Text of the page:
**By default, the Automatic Time Stepping (ATS) feature bases time ** **step prediction on the Oscillation Limit. ATS seeks to maintain the ** **Oscillation Limit below 0.5 within a tolerance, and will adjust the ** **ITS to satisfy this criterion.**

**By default, the Automatic Time Stepping (ATS) feature bases time**

**step prediction on the Oscillation Limit. ATS seeks to maintain the**

**Oscillation Limit below 0.5 within a tolerance, and will adjust the**

**ITS to satisfy this criterion.**

**Notice how ATS gradually ** **reduces the ITS based on ** **the Oscillation Limit. This ** **sample was taken from the ** **ANSYS Output Window **

**Notice how ATS gradually**

**reduces the ITS based on**

**the Oscillation Limit. This**

**sample was taken from the**

**ANSYS Output Window**

**during a nonlinear ** **transient analysis.**

**during a nonlinear**

**transient analysis.**

**Time step metrics can be viewed in the Solution Information.**

**06.02 Time Stepping**

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**Factors that influence the automatic time stepping algorithm:**

**• Rate of convergence.**

**• Limits on time step size set by user.**

**• Minimum recommended time step.**

**• Oscillation limit (eigenvalue) calculation.**

**Typically, an analyst will have good experience regarding the appropriate time step ** **size for the problem class.**

**• If not, a transient time step size convergence study may prove useful.**

**• Analogous to mesh convergence studies that are used to determine when spatial ** **discretization is sufficiently accurate.**

**06.02 Time Stepping**

**While loads can be applied as constants in transient analyses, often they ** **vary with time.**

**In Mechanical, thermal loads can be defined as constants, tables or ** **functions.**

**Here we will illustrate using specific examples.**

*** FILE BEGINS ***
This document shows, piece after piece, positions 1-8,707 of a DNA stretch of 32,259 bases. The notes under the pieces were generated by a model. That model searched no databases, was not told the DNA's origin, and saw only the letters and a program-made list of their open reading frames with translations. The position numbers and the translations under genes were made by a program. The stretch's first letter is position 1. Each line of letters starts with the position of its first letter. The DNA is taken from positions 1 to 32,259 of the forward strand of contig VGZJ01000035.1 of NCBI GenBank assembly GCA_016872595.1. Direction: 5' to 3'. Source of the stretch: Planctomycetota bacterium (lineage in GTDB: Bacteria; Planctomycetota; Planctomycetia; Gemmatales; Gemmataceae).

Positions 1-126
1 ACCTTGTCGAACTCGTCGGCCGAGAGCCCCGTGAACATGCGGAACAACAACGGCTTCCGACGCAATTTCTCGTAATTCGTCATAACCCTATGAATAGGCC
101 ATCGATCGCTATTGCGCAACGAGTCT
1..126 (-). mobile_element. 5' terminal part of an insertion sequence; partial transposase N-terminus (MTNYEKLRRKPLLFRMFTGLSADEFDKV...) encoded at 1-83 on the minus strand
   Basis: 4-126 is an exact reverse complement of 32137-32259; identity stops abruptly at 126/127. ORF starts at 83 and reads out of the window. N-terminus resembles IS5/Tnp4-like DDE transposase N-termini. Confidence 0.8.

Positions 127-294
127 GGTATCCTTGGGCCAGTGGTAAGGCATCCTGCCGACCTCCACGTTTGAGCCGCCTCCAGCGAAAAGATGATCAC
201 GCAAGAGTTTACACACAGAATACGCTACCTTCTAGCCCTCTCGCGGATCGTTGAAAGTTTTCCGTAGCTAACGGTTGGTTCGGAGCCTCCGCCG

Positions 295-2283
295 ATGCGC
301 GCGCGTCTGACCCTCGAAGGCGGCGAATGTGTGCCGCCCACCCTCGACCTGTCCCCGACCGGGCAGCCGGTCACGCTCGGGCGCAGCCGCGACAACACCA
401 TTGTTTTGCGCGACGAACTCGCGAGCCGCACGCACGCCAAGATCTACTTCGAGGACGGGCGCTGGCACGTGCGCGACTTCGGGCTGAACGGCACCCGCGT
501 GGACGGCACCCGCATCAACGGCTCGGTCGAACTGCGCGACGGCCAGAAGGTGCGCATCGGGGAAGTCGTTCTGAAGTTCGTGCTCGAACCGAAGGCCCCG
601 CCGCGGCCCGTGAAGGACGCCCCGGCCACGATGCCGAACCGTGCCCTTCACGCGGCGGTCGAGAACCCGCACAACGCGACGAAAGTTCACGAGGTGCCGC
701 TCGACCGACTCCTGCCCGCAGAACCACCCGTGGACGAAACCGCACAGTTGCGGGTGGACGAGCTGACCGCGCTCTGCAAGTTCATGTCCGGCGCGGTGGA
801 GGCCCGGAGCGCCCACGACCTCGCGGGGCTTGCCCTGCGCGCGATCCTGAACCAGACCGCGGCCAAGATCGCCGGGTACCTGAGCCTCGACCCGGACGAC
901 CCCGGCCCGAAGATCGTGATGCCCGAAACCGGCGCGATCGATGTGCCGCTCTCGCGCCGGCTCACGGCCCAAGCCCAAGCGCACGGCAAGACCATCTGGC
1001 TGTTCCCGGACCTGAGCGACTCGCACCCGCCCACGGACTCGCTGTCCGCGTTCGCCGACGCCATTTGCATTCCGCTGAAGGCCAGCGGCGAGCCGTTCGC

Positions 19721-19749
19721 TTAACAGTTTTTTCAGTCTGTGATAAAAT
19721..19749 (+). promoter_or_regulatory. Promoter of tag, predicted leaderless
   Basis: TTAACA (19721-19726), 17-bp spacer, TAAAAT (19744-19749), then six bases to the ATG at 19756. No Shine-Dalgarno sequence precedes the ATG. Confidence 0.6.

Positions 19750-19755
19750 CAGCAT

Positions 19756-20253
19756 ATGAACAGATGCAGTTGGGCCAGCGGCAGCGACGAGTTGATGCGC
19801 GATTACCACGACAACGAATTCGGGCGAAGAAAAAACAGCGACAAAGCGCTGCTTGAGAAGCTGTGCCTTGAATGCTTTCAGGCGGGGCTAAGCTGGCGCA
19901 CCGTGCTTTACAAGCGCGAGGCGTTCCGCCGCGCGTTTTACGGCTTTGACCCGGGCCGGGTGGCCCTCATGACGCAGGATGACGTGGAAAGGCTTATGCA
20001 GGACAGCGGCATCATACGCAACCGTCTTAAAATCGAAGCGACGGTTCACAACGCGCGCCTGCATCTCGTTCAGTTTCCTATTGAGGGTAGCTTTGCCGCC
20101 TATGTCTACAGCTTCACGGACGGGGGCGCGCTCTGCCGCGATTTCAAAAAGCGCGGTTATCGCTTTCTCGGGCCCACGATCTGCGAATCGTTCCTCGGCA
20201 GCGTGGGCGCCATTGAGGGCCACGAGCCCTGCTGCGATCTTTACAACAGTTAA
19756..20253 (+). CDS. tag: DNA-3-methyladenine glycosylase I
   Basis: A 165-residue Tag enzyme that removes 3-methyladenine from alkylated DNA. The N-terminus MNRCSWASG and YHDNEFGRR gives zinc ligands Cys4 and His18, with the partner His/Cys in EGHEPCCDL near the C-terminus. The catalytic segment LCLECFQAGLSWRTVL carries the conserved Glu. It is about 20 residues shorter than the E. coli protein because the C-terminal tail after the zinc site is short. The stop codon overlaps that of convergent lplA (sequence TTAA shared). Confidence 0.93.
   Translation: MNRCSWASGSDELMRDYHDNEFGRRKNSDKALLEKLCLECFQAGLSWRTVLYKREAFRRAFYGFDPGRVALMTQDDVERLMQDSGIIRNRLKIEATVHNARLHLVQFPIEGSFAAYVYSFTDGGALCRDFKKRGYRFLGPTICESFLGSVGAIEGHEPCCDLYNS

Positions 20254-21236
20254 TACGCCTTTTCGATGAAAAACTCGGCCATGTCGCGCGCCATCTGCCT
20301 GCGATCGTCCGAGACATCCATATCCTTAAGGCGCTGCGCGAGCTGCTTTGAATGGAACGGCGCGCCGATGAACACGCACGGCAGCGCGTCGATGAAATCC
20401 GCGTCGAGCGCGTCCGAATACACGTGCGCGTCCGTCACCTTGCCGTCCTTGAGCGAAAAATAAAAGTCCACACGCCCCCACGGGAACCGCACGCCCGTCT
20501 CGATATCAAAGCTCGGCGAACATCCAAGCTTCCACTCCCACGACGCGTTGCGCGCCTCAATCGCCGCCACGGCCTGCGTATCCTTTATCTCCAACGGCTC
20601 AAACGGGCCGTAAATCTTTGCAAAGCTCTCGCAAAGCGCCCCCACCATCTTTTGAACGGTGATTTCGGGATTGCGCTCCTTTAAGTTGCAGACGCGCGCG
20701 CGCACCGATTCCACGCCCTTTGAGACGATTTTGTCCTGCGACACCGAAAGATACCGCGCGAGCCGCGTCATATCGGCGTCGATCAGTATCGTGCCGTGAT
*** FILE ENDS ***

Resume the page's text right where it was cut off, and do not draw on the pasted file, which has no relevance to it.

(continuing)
**Table Loads** **Function Loads**

**06.03 Transient Loading**

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**Example 1: the heating coil experiences joule heating as ** **power is cycled on and off at 1 second intervals:**

**‐ Notice in the table a small-time increment is used to ramp the load on and off ** **quickly, simulating a step function.**

**‐ Each new time point must increase in value.**

**06.03 Transient Loading**

**Example 2: the same heating coil undergoes ** **sinusoidal loading according to the function ** **(0.1+(0.1*sin(180*time))):**

**Notice the table ** **is populated by ** **evaluating the ** **function at 200 ** **equally spaced ** **time points.**

**06.03 Transient Loading**

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**• In addition to time varying loads and thermal boundary **

**conditions, transient problems always have an initial condition.**

**conditions, transient problems always have an initial condition.**

**• The simplest initial conditions is a homogenous /uniform ** **temperature field.**

**• It is also possible to map an imported (or self-imported ** **solution) spatially varying temperature field to an initial ** **condition or time varying temperature constraint. **

**• As mentioned in an earlier slide, you can turn off time **

**integration effects in order to use a steady-state load step to ** **provide an initial temperature field.**

**External Data Application**

**06.03 Transient Loading**

**Post processing transient results is done by requesting results from particular ** **time points:**

**‐ RMB on the graph or table at the desired time point and choose “Retrieve This Result”.**

**OR**

**OR**

**‐ Enter the desired time in the details for a result and RMB “Retrieve This Result”.**

**06.04 Transient Postprocessing**

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**Often the desired quantity is the result **

**variation over time at a point rather than a ** **contour of the overall model.**

**A graph is useful in displaying results vs. **

**time.**

**Here a temperature probe is scoped to a **

**local coordinate system and the temperature ** **variation is plotted in the graph area.**

**06.04 Transient Postprocessing**

**Phase Change - A change of energy to a system (either added or taken ** **away) causes a substance to change phase.**

**‐ The Common phase change processes are called freezing, melting, vaporization, or condensation.**

**Phase - A distinct molecular structure of a substance, homogeneous ** **throughout**

**‐ There are three principal phases:**

**ANSYS Analyses**

**Liquid** **Gas** **Solid**

**06.05 Phase Change**

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**Latent Heat:**

**‐ When a substance changes phase, the temperature remains constant or nearly constant ** **throughout the change.**

**‐ For example, solid ice at 0 C is ready to melt:**